Israel has temporarily dodged another bullet -- this one from its closest ally. Angered that Israel won't abandon plans to build a 360-mile security fence to keep out Palestinian terrorists, the United States has threatened to withhold partial payment on loan guarantees Israel needs to boost its terrorist-ravaged economy. For the time being, the Bush administration says it won't deduct the money from the initial payment of $1.6 billion but may do so against future payments of the $9 billion in U.S. loan guarantees. This pressure comes perilously close to blackmail.
Israel should not give up its plans to build a secure barrier between itself and those who want to destroy the tiny nation. In the last three years, some 900 Israelis have been murdered by Palestinian terrorists. To understand what these numbers mean, imagine that the United States had experienced not one attack on September 11, but 14 such attacks, resulting in the loss of some 42,000 Americans. Given the scale of the carnage Israel has suffered, what right have we to tell the Israelis they can't build a fence?
Short of all-out war on the Palestinians, a security barrier between Israel and the Palestinian territories may be the only way to prevent future attacks. A similar wall separating Gaza has prevented any terrorists from launching attacks on Israel from there.
So far, Israel has built about 90 miles of the so-called fence, which is really a 25-foot high concrete barricade along many stretches and a razor-wire barrier, equipped with electric sensors and cameras at other points.
Make no mistake, the issue in the Middle East is not whether Palestinians deserve their own state, or under what conditions and within what boundaries. The issue is whether Israel has a right to exist, and whether Israelis have the right to live free from the murderous attacks of their neighbors.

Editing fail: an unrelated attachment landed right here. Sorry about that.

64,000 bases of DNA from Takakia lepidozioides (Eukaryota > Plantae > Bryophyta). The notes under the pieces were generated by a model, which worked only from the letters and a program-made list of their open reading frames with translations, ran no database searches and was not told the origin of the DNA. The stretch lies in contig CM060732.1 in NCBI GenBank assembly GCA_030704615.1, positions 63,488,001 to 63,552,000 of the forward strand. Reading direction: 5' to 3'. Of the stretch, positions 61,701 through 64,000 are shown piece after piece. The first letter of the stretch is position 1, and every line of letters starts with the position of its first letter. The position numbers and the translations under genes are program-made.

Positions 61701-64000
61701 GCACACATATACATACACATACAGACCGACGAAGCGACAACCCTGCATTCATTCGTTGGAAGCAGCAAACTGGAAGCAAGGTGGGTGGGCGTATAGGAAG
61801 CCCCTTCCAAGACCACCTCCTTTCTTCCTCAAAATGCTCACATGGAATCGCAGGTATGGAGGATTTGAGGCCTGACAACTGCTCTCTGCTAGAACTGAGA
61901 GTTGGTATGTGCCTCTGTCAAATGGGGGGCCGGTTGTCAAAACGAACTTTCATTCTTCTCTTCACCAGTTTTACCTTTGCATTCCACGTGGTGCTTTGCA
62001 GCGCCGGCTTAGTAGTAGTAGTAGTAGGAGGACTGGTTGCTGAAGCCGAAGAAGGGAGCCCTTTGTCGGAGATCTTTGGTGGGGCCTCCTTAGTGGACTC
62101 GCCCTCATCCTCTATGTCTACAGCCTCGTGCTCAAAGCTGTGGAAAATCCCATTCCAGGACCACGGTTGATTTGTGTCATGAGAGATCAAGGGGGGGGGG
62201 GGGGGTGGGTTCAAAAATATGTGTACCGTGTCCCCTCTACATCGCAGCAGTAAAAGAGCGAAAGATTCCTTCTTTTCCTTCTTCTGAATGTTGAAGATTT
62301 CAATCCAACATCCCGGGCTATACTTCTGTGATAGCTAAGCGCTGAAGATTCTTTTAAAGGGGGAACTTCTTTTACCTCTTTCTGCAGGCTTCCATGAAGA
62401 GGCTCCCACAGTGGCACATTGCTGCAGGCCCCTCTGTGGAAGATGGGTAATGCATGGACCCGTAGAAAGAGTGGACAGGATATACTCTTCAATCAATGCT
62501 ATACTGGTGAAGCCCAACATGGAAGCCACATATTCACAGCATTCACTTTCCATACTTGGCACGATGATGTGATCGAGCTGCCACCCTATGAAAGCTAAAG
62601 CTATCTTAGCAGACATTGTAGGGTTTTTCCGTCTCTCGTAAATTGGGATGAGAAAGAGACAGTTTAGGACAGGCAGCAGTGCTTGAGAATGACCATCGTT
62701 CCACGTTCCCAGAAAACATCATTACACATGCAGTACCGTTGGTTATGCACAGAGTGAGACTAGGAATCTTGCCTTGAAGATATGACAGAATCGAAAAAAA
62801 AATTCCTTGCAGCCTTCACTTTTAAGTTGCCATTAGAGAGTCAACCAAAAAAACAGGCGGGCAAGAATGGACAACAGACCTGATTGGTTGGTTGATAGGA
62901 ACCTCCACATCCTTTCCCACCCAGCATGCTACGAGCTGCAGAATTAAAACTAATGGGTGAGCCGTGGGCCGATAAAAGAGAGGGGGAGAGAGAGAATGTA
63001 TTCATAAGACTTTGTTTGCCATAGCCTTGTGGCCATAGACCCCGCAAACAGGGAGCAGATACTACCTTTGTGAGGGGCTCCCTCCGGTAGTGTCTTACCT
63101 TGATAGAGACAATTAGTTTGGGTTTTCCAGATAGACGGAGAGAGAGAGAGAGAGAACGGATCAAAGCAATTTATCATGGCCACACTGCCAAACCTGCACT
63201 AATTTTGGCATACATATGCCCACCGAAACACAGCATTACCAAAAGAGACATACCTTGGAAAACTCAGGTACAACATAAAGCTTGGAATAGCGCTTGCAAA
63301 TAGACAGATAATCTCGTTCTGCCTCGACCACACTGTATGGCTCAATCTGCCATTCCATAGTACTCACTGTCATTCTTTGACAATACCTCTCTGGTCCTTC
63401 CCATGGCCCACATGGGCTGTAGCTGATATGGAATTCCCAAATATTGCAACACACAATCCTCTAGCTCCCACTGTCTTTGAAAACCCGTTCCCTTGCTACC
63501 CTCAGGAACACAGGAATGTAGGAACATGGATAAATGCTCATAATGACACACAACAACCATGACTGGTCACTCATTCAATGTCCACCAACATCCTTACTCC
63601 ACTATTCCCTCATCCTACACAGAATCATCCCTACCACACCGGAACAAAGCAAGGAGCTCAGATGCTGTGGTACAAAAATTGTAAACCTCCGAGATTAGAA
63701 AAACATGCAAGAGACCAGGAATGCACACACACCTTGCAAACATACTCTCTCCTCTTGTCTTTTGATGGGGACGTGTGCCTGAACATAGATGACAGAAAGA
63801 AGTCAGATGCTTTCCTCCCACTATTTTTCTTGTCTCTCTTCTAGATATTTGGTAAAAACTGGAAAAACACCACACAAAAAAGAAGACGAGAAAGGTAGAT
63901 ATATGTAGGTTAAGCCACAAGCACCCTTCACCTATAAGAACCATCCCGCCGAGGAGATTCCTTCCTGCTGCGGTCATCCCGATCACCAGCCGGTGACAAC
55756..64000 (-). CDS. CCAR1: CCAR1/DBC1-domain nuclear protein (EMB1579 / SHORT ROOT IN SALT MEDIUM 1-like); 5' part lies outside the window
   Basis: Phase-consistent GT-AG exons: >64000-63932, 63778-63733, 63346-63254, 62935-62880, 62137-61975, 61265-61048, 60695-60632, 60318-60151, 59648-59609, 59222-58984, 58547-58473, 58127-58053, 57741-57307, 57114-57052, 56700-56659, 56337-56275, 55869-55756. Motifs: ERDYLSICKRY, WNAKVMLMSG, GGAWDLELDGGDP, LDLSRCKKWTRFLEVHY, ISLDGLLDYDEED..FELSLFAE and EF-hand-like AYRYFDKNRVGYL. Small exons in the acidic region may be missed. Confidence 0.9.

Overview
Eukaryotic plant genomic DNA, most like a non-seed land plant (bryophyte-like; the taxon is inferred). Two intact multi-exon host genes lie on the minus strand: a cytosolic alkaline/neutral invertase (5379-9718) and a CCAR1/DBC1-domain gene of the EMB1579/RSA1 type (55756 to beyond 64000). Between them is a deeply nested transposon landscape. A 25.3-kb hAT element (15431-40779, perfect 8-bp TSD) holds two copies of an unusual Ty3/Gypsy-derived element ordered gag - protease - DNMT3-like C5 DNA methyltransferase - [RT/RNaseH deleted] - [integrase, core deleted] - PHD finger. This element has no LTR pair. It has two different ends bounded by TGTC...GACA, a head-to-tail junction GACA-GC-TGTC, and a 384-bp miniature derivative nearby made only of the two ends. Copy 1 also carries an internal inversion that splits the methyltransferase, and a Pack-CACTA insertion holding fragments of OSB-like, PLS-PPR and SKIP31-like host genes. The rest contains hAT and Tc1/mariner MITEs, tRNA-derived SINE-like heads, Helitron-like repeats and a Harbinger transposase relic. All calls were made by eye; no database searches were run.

Nothing that has happened in the last 56 years suggests that the Palestinians' real aim is simply political autonomy in a state of their own. Every time they have been offered a state, they have rejected the terms, from 1948 to the present "Road Map." The Palestinians want a nation, all right. It's called Israel. To believe otherwise is to ignore history.
The main objections to the Israeli security fence center on two issues: its parameters and its effect on the economic viability of a future Palestinian state. The first issue could be negotiated between the parties. But in the absence of honest partners with whom to negotiate, Israel should keep building. Every country has the right to defend itself by peaceful means -- and putting up a wall to keep out terrorists is certainly within that right. If, at some future point, new borders are agreed upon, the wall can be moved.
The second objection is in some ways the more difficult to overcome. Despite billions of dollars in aid from the United States and the international community, the Palestinian people remain impoverished. More than 115,000 Palestinians have lost their jobs in Israel since the beginning of the current Intifada in 2000 because they cannot freely travel from the territories to their jobs.
This is not Israel's problem, but the Palestinians'. Their corrupt leaders have been unable or unwilling to provide jobs for them in the territories -- except in building more suicide bombs. The formation of a Palestinian state won't do anything to create jobs for Palestinians. And Israel would be better off not depending on Palestinian labor in the future. If Israel must import labor, why not do so from countries like Mexico, or Guatemala, or El Salvador, whose workers have already demonstrated their willingness to take enormous risks and travel great distances in search of jobs?
"Before I built a wall, I'd ask to know/ What I was walling in or walling out," the poet Robert Frost once wrote. Israel's fence may never make good neighbors of the Palestinians, but it will wall out the murderers among them.